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Interview: Cooperation between U.S., |
China essential: U.S. experts
10:03, April 03, 2010
Some U.S. experts on China suggested that the United States and China have different perceptions towards each other, but cooperation on critical global issues is essential and will necessarily involve sacrifices at home.
Clayton Dube, Associate Director of U.S. China Institute at the University of Southern California, told Xinhua in a recent interview that domestic political concerns drive leaders in both countries, and neither side wants to be perceived by their fellow citizens as not standing up for core interests of their own countries.
However, he said, what is vital is for leaders on both sides to convince their fellow citizens that cooperation on critical global issues is essential. Although it will involve sacrifices at home, ultimately those sacrifices will be rewarded to progress in addressing climate change, furthering economic growth and constraining the proliferation of nuclear weapons.
"Strong leaders know that they must sometimes yield on important measures in order to attain even more crucial aims. That must happen now and it must happen on both sides," stressed Dube.
"Leaders must always be sensitive to domestic pressures, but they also have a responsibility to look forward and to take action that will yield a better tomorrow, even if there are political costs today," said Dube.
Stanley Rosen, Director of the East Asian Studies Center at the University of Southern California, told Xinhua that the political system, the role of media, ideology, political culture and political history between the two countries are very different, therefore it is easy for the two countries to misunderstand each other.
However, in Rosen's opinion, both sides do not want the situation to get out of control.
"It is a two level game," he said, explaining that the U.S. leaders will deal with China, and Chinese leaders will deal with the U.S., then the U.S. leaders will deal with the U.S. and Chinese leaders will deal with China.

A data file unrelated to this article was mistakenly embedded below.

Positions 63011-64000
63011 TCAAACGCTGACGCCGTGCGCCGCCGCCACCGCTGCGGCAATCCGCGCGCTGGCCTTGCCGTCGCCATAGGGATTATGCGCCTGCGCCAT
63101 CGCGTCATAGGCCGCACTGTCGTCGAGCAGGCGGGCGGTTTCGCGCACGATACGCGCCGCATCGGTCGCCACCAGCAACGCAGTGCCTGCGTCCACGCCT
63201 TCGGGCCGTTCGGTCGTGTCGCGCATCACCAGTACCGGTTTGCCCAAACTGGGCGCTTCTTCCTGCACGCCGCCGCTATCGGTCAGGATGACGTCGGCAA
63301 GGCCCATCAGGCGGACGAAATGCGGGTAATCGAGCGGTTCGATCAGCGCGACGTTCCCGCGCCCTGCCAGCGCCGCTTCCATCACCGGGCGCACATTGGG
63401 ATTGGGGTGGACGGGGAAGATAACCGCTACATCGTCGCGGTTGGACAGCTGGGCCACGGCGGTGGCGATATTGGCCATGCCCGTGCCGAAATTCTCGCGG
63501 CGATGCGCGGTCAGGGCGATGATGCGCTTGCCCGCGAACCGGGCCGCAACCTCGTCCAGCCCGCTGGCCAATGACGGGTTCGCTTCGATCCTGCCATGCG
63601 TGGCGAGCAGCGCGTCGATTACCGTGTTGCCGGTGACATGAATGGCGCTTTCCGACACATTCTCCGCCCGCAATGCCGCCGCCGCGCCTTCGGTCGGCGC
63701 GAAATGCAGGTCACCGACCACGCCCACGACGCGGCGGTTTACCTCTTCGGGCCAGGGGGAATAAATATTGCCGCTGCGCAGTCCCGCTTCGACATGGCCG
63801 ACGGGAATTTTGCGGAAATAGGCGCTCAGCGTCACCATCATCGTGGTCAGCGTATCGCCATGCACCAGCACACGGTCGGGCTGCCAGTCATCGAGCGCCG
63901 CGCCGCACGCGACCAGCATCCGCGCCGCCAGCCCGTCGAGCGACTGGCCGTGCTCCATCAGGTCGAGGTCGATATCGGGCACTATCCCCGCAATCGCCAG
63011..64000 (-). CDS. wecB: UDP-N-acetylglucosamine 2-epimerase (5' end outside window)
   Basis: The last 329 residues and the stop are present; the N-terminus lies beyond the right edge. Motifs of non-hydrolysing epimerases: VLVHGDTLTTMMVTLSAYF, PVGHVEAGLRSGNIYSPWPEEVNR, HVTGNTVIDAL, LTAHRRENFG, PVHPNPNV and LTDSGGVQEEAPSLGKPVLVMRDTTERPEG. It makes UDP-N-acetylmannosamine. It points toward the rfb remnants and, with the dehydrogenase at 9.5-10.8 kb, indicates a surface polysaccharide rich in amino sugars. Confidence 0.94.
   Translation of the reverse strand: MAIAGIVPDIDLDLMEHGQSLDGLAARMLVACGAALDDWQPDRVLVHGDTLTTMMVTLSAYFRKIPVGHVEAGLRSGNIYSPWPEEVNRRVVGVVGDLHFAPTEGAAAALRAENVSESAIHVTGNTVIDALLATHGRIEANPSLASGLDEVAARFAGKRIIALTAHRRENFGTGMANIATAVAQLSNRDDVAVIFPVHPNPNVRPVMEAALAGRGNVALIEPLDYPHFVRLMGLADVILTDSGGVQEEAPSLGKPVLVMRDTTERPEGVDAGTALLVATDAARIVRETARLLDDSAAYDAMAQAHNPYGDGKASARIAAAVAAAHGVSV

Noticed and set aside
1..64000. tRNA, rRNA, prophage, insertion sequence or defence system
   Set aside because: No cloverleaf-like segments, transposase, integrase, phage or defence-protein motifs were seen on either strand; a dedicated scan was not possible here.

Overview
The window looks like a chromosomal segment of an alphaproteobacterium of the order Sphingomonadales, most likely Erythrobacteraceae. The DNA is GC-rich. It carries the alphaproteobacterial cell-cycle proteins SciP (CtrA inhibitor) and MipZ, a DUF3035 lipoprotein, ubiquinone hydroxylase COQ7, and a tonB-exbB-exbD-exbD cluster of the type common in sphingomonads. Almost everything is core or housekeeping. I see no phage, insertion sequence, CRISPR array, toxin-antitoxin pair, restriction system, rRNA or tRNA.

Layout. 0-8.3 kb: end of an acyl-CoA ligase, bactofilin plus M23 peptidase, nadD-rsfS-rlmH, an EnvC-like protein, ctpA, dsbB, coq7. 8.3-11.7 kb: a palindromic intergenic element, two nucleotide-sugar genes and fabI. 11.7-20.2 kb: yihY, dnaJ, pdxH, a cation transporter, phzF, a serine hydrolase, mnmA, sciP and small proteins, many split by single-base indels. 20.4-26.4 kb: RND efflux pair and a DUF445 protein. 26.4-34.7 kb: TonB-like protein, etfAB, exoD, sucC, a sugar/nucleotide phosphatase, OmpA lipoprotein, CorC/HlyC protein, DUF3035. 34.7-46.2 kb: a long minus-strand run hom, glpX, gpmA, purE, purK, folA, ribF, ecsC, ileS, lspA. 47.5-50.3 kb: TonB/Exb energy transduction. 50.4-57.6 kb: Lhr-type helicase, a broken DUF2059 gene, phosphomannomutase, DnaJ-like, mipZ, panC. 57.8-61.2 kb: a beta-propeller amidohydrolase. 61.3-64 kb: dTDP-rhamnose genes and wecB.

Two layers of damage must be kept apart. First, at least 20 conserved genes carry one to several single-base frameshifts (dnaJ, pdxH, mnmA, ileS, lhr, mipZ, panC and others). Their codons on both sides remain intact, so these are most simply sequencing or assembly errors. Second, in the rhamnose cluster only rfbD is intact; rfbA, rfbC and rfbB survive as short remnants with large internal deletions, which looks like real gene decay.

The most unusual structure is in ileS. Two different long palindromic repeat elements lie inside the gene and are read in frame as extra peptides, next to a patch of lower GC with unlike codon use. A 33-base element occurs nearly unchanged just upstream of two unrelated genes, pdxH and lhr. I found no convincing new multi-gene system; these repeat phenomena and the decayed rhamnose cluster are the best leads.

He said the Obama Administration will have to worry about the U. S. Congress, and public opinion. His leadership has been weakened by the health care debate and he is worried about the mid-term election.
"There is much pressure on him to be tough on China," said Rosen.
On the Chinese side, Rosen said Chinese leaders also face great pressure to be tough on the U.S. from the military, the National People's Congress, etc. "It is a nature of politics," Rosen said.
From the U.S. side, Rosen said the message is Obama tries to be flexible in foreign affairs, but the flexibility has been perceived as weak towards China.
"His flexibility is not awarded, so he has to show his toughness towards China. The American and Chinese perceptions are different," said Rosen.
For example, he said, the U.S. is tough on the currency issue and has put pressure on the Chinese side to reevaluate its currency. However, even in the U.S. there is a debate on whether the evaluation of RMB will help U.S. exports or to which degree the change of value of the Chinese currency will help increase jobs in the U.S..
Rosen said the U.S. tends to be governed by elections. In his opinion, before the November election, the U.S. is unlikely to make concessions on issues on currency and others.
He said what the U.S. can do is very limited right now, but he does not expect that the U.S. will take major actions to further deteriorate the U.S.-China relations. In his opinion, the Obama Administration and Democrats need to show their toughness towards China to woo voters before the mid-term election.
He said most U.S. Congressional members are politicians but not statesmen. What they care about is to get re-elected every two years. Therefore, whether a small business will be closed and several dozens of employees will lose their jobs in their district is certainly a big concern for them, while whether what they have done will impact U.S.-China relations is not what they are caring about.
Ben Tang, Director of Asian Studies at the Claremont Institute, told Xinhua that nationalism in both countries is on the increase and China has felt the pressure. However, he said the importance for the U.S. and China to cooperate should be carefully taken into consideration while making big decisions.
Tang said that there is a trend of trade protectionism in the U. S. and some Americans attempt to let the world share the burden of its economic recession, that will set a very bad example in the world.
But in Tang's opinion, the increasing trade protectionism and voices to be tough on China in the U.S. are partly fueled by the mid-term election to be held in November this year. He said such a situation won't last long. It will gradually die down after the election.